Long-standing Scientific Mystery Solved


A research team led by Professor Chen Gang of the School of Physical Science and Technology at ShanghaiTech University has solved the long-standing mystery of the origin of the attractive forces between like-charged colloidal particles. Their work was recently published in the prestigious journal Nature Communications.

Colloids adsorbed at a fluid interface are ubiquitous in nature and central to a promising route to materials synthesis that combines considerable freedom of material choices with the opportunity to create highly ordered structures on the length scale from nano- to micrometers. If the interface area is confined, the repulsive Coulomb interactions between colloids can induce ordering and even crystallization. However, metastable crystallites and voids have also been observed without area confinement. Neither should be possible in a system with purely repulsive interactions, suggesting that like-charged particles at interfaces can also experience attractive interactions. Since the first direct microscopic observation of 2D colloidal crystals trapped at the air/water interface by Pieranski, considerable experimental and theoretical efforts have been devoted to the study of colloidal particle interaction, dynamics and assembly at liquid interfaces. Despite some new developments in experiments and the emergence of several theories in recent decades, much confusion still surrounds the interfacial crystallization process and the origin of the attractive forces between like-charged colloidal particles.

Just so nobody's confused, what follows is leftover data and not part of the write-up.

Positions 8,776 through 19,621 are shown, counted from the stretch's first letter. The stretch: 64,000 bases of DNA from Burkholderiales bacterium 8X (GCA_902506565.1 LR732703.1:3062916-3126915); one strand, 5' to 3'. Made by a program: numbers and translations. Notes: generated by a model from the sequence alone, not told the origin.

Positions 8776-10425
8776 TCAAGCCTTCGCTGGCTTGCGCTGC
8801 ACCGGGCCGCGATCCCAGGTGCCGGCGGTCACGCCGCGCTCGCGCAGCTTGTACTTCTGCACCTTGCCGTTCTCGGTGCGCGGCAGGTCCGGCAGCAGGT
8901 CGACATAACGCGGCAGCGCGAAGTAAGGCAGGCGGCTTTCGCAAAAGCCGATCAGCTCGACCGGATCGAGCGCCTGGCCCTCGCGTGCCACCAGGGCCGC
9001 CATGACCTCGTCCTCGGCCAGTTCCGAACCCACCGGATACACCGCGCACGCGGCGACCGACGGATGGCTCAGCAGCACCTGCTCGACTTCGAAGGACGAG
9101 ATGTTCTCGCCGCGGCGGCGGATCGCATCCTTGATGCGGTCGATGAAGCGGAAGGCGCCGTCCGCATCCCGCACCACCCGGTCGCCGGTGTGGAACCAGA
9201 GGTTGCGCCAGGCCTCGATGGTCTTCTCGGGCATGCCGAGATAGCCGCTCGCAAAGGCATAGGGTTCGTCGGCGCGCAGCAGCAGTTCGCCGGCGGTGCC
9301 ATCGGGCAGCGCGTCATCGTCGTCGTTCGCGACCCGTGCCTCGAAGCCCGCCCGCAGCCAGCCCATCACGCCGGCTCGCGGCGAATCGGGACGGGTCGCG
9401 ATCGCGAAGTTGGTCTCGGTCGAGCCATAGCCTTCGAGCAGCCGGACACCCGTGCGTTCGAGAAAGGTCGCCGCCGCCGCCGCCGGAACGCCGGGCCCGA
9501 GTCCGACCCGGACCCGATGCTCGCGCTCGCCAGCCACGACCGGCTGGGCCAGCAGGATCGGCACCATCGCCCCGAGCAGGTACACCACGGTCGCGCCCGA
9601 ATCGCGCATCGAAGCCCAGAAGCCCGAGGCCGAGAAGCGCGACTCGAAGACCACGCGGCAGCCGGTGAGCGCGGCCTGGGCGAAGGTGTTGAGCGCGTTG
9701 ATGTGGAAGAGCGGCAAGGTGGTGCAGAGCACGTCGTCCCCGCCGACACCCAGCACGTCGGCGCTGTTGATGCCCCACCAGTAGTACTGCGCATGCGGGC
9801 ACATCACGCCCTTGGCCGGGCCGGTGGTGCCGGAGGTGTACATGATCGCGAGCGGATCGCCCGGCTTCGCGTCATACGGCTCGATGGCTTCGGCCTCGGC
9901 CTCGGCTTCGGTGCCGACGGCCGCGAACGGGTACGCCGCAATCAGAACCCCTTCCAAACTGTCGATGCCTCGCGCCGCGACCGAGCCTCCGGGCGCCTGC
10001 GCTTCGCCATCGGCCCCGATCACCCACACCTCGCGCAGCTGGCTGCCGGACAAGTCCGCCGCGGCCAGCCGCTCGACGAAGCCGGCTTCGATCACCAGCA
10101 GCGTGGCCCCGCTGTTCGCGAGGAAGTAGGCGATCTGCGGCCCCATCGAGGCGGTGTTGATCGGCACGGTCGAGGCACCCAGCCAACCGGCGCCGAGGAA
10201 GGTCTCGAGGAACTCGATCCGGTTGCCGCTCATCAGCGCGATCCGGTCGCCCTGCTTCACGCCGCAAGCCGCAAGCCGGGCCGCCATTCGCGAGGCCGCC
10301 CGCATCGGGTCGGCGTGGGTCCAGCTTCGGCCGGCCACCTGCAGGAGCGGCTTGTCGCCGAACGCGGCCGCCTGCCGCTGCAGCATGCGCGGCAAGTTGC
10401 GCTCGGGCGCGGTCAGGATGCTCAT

In this work, Professor Chen and his team report the in situ grazing-incidence small-angle X-ray scattering (GISAXS) study of the real-time self-assembly process of polystyrene nanospheres on the air/water interface of a Langmuir-Blodgett (LB) trough. This approach allows for simultaneous monitoring of the in-plane ordering and crystallization and the out-of-plane immersion depth (or contact angle) variation, providing a complete picture of the interfacial colloidal self-assembly process. Upon compression, multiple metastable intermediate states are observed before the stable 2D hexagonal close-packed superlattice monolayer forms under van der Waals attraction. Surprisingly, the immersion depth of the colloidal particles is found to vary with the interparticle distance. Numerical simulations demonstrate that the out-of-plane component of the electrostatic force from neighboring particles increases as the interparticle distance decreases. Such a force presses the particle into water, which deforms the interface and induces the long-ranged capillary attraction. This new finding provides an important clue to the long-standing mystery of the attractive interaction between like-charged particles.

Read more:https://www.nature.com/articles/s41467-018-03767-y

Figure 1:GISAXS experimental setup, SAXS data and surface pressure isotherm

Figure 2: X-ray scattering profiles, particle positions and electrostatic interactions


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